Best Father’s Day ever

Happiness for me is listening to “number one son” clinically describing what merchant banking is.
For 33 years, I’ve been unable to curb my enthusiasm when it comes to Chioke Templeton.
Now that he’s a newly minted assistant vice president, well, it’s all I can do to avoid skipping up and down the street.
Even the World Cup has reminded me of some of the previous high points. As a young soccer prodigy, he once scored six goals in a game, and just missed a seventh from mid-field by just inches.
And the NBA Finals reminded me of coaching his fourth-grade basketball team.
Viewing Nelson Mandela sparked memories of our trip to the Oakland Coliseum to see the newly-freed anti-apartheid fighter.
But the thing that makes this Father’s Day even more fulfilling is being around other folks children. Last Tuesday, we launched Potrero Progress, an effort by the Potrero Family Resource Center of the Economic Opportunity Council of San Francisco with funding from the Community Service Block Grant of the American Recovery and Reinvestment Act, to demonstrate how to improve the lives of young people by connecting them with the careers of the future. Our first trip was to the International Society of Stem Cell Research conference. Mind you, at the same time, the sixth game of the Finals was going on.
Twenty years ago, I learned at Castlemont High School in Oakland that black youth were just as interested in science and math as anyone else. Working with Dr. Grant Venerable and Dr. Rhea Settles and Abdul Luqman, we showed how to convert those concepts into art and music.
Ten years ago, we took a challenge at Thurgood Marshall High School in San Francisco from principal Dr. Sam Butscher that we could motivate his special ed students into technology careers. With the help of the first class of the 50 Most Important African-Americans in Technology, including Mike Beasley, then of IBM, and Roy Clay Sr., we coached them to create a venture capital presentation to form a company to test video games.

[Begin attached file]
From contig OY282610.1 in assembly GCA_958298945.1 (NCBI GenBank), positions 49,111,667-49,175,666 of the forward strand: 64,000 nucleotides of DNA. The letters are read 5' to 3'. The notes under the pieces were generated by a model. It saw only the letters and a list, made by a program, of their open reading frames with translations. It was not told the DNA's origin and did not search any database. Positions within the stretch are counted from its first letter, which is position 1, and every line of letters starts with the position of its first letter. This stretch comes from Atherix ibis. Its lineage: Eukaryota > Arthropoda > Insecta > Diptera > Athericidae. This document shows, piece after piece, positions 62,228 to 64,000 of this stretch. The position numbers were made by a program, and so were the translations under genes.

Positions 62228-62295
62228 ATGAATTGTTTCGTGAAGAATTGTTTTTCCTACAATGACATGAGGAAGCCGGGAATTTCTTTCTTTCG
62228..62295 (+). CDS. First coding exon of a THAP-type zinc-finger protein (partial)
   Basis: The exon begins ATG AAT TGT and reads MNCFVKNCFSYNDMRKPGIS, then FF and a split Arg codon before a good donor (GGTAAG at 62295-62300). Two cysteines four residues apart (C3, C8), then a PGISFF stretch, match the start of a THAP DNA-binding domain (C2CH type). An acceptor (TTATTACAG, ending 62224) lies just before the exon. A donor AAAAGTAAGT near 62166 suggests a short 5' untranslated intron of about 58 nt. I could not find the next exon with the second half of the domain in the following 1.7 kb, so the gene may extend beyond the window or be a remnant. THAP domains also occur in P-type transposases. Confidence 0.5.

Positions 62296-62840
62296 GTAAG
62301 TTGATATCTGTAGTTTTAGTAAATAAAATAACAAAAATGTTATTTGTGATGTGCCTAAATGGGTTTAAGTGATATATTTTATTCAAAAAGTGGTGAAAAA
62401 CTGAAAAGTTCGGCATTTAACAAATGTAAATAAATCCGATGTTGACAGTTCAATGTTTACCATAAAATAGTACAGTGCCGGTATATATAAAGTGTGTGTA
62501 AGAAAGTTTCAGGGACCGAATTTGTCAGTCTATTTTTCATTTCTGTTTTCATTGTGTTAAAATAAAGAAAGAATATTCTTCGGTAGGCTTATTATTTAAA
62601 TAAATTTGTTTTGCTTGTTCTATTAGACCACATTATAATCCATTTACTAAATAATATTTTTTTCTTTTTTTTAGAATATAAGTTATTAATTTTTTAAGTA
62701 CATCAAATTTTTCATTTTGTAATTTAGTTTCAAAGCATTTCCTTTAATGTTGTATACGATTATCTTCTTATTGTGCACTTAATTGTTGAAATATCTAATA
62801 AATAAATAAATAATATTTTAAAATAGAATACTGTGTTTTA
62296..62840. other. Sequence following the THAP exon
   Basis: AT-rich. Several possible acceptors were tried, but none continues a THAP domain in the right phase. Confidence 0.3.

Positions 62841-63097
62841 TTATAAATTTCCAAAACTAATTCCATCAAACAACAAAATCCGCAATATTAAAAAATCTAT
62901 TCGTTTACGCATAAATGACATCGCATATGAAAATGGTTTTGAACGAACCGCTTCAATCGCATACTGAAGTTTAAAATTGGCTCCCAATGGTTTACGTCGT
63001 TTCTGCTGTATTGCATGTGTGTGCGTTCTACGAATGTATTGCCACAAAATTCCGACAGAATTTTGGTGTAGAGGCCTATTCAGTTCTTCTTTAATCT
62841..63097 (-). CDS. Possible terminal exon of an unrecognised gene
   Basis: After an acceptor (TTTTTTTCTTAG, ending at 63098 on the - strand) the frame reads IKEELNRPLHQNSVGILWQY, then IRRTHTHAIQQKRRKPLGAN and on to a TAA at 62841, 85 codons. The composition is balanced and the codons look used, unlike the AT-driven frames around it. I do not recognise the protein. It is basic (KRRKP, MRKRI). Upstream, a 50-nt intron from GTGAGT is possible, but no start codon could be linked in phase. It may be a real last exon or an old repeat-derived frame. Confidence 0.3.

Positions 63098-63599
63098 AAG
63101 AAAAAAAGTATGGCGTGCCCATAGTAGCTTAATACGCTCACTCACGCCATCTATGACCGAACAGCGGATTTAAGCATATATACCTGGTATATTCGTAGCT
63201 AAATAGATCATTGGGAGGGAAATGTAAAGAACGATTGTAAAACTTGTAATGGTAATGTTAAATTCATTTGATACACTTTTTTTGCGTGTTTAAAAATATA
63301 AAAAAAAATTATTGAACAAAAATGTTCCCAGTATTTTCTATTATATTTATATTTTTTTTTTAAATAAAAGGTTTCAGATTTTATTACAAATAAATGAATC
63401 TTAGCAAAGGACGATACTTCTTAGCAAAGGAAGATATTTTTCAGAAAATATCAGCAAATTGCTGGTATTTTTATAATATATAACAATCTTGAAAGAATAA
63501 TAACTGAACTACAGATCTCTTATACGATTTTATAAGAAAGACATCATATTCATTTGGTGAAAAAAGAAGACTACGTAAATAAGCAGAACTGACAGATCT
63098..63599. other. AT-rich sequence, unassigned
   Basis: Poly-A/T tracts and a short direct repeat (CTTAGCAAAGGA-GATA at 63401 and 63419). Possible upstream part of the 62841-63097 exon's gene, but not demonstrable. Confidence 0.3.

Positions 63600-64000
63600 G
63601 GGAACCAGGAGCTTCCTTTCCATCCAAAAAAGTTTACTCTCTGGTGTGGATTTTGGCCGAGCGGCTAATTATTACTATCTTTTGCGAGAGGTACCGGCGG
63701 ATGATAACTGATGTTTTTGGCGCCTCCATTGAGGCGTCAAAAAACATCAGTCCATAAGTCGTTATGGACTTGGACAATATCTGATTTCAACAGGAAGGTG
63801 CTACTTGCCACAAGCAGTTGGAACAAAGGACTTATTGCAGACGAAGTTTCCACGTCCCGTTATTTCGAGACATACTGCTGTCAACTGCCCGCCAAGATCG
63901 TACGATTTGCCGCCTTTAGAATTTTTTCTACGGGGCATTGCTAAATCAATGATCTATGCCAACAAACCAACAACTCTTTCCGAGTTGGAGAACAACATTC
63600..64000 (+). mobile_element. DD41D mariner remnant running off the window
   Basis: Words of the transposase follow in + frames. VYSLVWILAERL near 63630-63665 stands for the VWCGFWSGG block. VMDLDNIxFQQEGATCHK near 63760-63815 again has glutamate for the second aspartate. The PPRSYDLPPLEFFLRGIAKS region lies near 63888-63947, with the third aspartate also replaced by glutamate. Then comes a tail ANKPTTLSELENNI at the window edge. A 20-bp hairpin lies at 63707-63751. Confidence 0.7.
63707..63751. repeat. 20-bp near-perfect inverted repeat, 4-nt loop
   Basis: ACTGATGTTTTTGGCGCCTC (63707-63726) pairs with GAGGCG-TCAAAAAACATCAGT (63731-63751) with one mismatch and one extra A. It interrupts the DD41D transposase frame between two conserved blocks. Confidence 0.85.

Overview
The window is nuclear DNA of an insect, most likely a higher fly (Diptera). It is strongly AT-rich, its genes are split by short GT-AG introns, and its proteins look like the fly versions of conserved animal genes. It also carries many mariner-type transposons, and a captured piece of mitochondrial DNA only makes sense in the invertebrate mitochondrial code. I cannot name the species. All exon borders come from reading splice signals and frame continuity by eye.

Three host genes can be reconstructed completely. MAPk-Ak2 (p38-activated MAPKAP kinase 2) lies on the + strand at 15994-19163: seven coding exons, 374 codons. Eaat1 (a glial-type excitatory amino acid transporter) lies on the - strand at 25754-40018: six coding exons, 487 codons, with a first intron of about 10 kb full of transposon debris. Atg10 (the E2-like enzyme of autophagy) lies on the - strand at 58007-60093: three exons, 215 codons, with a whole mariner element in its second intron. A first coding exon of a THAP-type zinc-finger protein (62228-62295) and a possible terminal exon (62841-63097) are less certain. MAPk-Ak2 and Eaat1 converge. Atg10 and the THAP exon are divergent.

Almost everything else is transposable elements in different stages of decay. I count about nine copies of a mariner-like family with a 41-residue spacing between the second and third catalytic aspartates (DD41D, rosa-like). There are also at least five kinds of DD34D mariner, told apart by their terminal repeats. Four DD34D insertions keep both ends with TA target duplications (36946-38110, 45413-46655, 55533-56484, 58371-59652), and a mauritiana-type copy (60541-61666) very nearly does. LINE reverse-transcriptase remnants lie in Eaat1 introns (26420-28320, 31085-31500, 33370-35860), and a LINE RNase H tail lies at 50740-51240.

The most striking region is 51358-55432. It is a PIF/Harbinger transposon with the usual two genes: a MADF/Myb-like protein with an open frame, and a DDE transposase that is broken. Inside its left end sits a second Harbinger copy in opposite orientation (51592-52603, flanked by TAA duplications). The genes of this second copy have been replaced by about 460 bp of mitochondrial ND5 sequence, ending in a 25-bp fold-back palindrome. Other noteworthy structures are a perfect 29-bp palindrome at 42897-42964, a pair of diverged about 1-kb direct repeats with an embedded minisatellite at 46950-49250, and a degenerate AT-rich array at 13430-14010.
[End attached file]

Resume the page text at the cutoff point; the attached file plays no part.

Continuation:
A couple years later, we spent weeks in the Stanford School Redesign Network to create a viable school plan around these concepts. Since then, inertia and close-mindedness have conspired to keep this approach from getting into schools–despite the fact that current methods are failing miserably.
Thanks to Joe Tasby, a former science teacher who heads the Family Resource Center, and the indefatigable deputy director of EOC, Darnisha Wright, we’ve gotten the opportunity to put the design into effect.
While describing the project to journalist Farai Chideya during a chance meeting on Fillmore Street, I told her without hesitation that the young people would achieve the California framework standards for several science concepts in 30 days.
When she asked the source of my confidence, I had two decades of student excitement to draw upon, most recently the young lady who leaned forward during the stem cell panel to ask when we were going to Mission Bay.
The same group will be visiting San Francisco General this week, not as patients, but to hear a custom lecture from the top officials of the hospital and a scientist recently published in the New England Journal of Medicine.
Thankfully for my son, I’ve been grinning from ear to ear about the opportunity to see these young people bloom, at least enough to take my mind off him. He had the chance to explore science at Morehouse during the summer when he was in high school. I have no doubt that the young people of southeast San Francisco are ready for the same exposure.
My father used to drive us a hundred miles every Sunday up to the Great Smoky Mountains in North Carolina after church. I just saw a picture of me at one year old on a mountain peak. Didn’t realize at the time that he and my mother were sending us the message that there was no height we couldn’t aspire to.
By the time I was five, I’d rock on the porch with my namesake grandfather, John William Tatum, and describe how I would run for president in 1992, the first year I’d be eligible, after being elected to the Senate a couple years earlier. His response was to call me “Senator” for the rest of his life, despite the fact that blacks couldn’t even vote in N.C. in 1960. (The plan worked, just not for me!)
Any time someone provides that message for a young person, they’re being a father.
The best thing about my conversation with number one son was that he was so interested in working with the other young people, something he’s done as a volunteer throughout his ten years in banking.
“I just love working with kids,” he said, notwithstanding having reached his highest career milestone to date.
I think I’m doing something right.